New Zealand shares rose as first-half earnings reports from Fletcher Building and Spark New Zealand brought confidence to investors.
The S&P/NZX 50 Index increased 45.19 points, or 0.4 per cent, to 11,981.03. Within the index, 19 stocks gained, 28 fell, and three were unchanged. Turnover was $133.4 million.
Fletcher led the market higher, rising 4.4 per cent to $5.41 on a bigger volume than usual of 4.2 million shares. It reported a first-half profit of $82m, down from $89m a year earlier, due largely to costs from its Australian restructuring. It lifted its interim dividend to 11 cents per share form 8 cents.
Grant Davies, an investment adviser at Hamilton Hindin Greene, said the result offered some certainty to investors after heavy selling last week.
"Fletcher had been sold off quite a bit in the lead up to the result. So, an increase in certainty of direction has helped some investors be more comfortable with where the company is at," he said.
Spark New Zealand rose 0.6 per cent to $4.78 on a volume of almost 2 million shares, after reporting a 9.2 per cent lift in first-half profit. The telecommunications company made inroads into the increasingly valuable mobile market and continued to benefit from a cost-cutting drive.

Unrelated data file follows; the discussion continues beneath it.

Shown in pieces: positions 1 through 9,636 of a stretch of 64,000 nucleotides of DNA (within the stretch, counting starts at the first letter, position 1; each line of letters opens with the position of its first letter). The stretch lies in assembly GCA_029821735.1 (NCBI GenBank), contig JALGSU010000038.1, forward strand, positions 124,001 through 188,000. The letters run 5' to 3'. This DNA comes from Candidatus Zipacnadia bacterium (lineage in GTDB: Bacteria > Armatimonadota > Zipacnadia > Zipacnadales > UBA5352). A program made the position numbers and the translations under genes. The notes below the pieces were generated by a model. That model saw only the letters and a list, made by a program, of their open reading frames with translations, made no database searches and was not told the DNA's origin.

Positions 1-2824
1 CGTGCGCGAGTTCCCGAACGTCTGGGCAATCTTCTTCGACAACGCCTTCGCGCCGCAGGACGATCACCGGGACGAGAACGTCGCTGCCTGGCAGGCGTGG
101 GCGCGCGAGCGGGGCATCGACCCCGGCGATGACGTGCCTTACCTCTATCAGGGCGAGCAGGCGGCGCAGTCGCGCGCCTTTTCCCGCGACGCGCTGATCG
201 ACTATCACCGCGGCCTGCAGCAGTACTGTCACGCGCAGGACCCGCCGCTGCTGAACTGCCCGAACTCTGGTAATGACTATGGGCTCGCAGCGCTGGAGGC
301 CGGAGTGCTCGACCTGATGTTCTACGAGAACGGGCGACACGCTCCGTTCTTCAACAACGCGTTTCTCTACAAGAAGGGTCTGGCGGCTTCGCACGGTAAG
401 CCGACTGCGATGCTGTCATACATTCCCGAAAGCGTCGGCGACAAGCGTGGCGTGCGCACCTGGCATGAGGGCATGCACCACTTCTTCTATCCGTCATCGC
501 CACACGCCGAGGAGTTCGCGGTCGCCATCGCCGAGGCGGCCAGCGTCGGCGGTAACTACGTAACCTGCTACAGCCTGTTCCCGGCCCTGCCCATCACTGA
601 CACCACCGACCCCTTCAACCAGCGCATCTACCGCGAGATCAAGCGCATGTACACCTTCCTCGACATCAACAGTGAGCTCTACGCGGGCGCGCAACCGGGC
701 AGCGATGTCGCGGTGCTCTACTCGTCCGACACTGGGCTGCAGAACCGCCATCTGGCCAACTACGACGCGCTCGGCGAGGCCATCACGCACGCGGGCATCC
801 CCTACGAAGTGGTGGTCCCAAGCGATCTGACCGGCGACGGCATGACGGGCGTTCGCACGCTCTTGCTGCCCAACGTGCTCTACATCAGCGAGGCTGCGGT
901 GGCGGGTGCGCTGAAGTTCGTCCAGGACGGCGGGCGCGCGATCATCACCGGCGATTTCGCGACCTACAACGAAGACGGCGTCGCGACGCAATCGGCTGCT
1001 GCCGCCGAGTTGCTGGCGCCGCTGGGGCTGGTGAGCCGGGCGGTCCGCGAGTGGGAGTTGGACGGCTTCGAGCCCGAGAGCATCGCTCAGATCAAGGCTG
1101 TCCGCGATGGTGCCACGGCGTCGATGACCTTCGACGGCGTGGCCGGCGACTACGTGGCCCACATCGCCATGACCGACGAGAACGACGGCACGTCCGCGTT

Davies said Spark's was slightly ahead of expectations, which caused the modest rise, but was not such a surprise. He pointed to the stock's steady gain of 17.9 per cent over the past 12 months.
"Spark's consistent results over time are being rewarded by the market. The stock - while not at all-time highs – is tracking along quite nicely," he said.
Overnight, dairy prices fell for the second straight time at the latest Global Dairy Trade auction amid concern about the spreading coronavirus covid-19. Economists warned that could lead lower forecasts for Fonterra Cooperative Group's farmgate payout.
Dairy stocks had a mixed reaction. Fonterra Shareholders Fund eased 0.3 per cent to $3.94, while A2 Milk rose 0.9 per cent to $16.43 and Synlait Milk advanced 3.3 per cent to $6.77.
Davies said falling dairy prices were not always a negative for dairy stocks because the milk price was a cost of production.
The fallout from the covid-19 outbreak continued to weigh on the local market. Air New Zealand yesterday said it would cut the number of flights to Shanghai as customer demand has weakened due to the outbreak. The airline's shares fell 2.5 per cent to $2.71 on a volume of 1.4 million shares and Auckland International Airport decreased 0.8 per cent to $8.35.
Ryman Healthcare fell 2.6 per cent to $2.71, posting the biggest decline on the day.
Fisher & Paykel Healthcare continued to hit new records, rising 2 per cent to $25.11 and Heartland Group Holdings crept up 0.5 per cent to $1.90 – up 2 per cent since reporting its first-half result yesterday.
Among other stocks trading on volumes of more than a million shares, Metlifecare fell 0.1 per cent to $6.92, Meridian Energy rose 1.1 per cent to $5.68, Kiwi Property Group declined 0.3 per cent to $1.555 and Contact Energy gained 0.5 per cent to $7.66.